On Feb. 13, 2005, our sports section featured a Miami Herald column lambasting Jose Canseco for his "snitch-book on steroids" in major league baseball.
"Jose Canseco, who grew up in Miami, is severely testing the elasticity of the concept, 'favorite son,' " the column began.
"Alex Rodriguez, likewise raised in Miami, surely is that with exclamation — a source of South Florida pride not only for his accomplishments as a ballplayer, but for his charity and character as a man. ..."
Canseco's gift for buffoonery hasn't endeared him to South Florida or anywhere else, and the motive for his tell-all memoir, aptly titled "Juiced," was hardly pure. But the book, in which Canseco admitted steroid abuse and named many other star players as users, was the first significant breach in a culture of silence that shrouded the widespread use of performance-enhancing drugs by pro athletes — Mr. "Charity and Character" among them.
Change came slowly — and beyond baseball and bicycling, another sport visited by a drug scandal, change may not have come at all.
Baseball certainly resisted. With an unprecedented display of home-run power filling the stands in the late 1990s, team owners and league officials ignored rumors of drug abuse, hoping the issue would go away. When a congressional committee subpoenaed Mark McGwire and other suspected drug abusers in 2005, many dismissed it as a photo op for publicity-hungry politicians. And fans protested criminal indictments of Barry Bonds and Roger Clemens.
Yet each development was a step along a path that culminated Monday with lengthy suspensions of Rodriguez and 12 other big leaguers for using performance-enhancing drugs.
The scandal has taken some of the luster from baseball's most-hallowed records. But there's more at stake here than statistics, and juicing isn't a harmless way to make sports more dramatic, more entertaining.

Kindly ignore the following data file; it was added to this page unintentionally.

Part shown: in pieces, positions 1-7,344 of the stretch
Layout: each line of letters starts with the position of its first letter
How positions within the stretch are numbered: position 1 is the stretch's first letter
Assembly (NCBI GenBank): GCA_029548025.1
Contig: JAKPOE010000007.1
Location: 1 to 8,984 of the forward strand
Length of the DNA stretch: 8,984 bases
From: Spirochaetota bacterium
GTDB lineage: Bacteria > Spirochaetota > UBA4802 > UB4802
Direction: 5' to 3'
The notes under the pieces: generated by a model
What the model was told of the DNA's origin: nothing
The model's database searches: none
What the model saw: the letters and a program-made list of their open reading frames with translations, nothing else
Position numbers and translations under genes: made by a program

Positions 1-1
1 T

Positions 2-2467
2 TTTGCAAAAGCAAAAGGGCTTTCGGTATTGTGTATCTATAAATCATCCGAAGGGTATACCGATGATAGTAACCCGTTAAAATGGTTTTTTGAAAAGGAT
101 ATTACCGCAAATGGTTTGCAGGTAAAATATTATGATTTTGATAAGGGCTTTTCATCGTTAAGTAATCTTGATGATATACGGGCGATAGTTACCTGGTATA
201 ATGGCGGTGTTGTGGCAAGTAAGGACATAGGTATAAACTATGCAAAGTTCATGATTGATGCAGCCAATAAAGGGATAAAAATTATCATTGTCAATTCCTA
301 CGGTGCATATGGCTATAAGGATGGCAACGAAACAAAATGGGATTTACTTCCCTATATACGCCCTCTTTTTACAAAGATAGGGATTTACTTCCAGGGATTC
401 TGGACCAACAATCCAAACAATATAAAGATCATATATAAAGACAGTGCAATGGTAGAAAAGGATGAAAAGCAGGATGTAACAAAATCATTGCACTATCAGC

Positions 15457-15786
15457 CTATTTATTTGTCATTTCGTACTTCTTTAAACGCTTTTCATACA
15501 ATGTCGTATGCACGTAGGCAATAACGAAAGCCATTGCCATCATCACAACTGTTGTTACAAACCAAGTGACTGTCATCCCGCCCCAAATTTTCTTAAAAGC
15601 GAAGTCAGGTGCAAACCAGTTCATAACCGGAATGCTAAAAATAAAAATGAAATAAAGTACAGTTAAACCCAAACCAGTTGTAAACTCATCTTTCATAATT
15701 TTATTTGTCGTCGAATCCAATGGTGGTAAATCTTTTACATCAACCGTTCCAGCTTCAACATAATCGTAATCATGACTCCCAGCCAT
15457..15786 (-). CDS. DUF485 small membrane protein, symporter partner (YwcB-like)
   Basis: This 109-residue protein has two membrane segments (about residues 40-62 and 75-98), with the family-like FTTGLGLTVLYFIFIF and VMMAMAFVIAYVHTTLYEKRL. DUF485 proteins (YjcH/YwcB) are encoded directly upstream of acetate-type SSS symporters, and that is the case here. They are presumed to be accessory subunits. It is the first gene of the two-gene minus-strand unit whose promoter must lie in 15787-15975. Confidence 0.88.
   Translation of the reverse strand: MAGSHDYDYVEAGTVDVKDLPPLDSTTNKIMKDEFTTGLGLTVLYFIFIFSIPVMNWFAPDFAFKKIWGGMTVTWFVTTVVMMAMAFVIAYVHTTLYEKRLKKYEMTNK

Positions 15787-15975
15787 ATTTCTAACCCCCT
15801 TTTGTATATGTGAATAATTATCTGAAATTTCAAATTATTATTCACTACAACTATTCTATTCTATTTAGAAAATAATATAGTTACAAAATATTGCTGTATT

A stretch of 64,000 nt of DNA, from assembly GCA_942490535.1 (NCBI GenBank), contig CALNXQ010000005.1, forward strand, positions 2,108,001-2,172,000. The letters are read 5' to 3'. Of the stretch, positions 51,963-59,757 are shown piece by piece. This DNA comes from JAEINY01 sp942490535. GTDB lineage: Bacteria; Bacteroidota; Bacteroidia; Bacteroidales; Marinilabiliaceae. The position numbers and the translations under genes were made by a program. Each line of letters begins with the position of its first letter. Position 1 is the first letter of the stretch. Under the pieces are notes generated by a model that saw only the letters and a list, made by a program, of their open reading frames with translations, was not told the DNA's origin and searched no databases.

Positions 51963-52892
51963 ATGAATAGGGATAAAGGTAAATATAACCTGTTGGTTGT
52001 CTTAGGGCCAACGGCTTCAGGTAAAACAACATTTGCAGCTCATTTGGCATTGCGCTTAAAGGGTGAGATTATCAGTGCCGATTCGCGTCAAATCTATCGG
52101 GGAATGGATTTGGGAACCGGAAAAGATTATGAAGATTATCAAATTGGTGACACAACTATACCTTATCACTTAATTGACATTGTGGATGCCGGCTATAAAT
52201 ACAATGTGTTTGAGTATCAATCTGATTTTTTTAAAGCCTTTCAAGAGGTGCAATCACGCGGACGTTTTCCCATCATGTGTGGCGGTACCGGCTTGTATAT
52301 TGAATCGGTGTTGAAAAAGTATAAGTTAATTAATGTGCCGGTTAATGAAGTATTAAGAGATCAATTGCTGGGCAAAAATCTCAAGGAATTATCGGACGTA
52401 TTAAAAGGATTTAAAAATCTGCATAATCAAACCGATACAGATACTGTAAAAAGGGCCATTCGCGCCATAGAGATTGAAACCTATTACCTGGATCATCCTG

Anabolic steroids and human-growth hormone, the most commonly abused performance-enhancing drugs, are controlled substances. They're regulated by federal law, with prescribed uses and require a physician's supervision. There can be serious side-effects from the drugs, as well as the unspoken pressure on athletes and would-be athletes to get the same edge as their competition.
Ask the family of Rob Garibaldi, a baseball star at Casa Grande High in Petaluma. Told he was too small for pro ball, he turned to steroids. Garabaldi never got his pro contract. Instead he battled 'roid rage and depression until, eventually, he killed himself. His story isn't unique.
In news accounts of the latest suspensions, you won't find phrases like "snitch book" and "rat out," another description of Canseco's book, just as you won't see testaments to the character of Alex Rodriguez.
So is this the end of drug scandals in baseball? Unfortunately, the answer is probably no.
With vast sums of money beckoning — Rodriguez is paid about $30 million a year — athletes will be tempted to take chances, and enablers will offer new and more sophisticated means of avoiding detection.
But the culture has changed. Fans are less forgiving. Baseball has instituted tougher drug testing, and neither players nor their union are sheltering the cheaters. Those are victories for everyone who loves sports.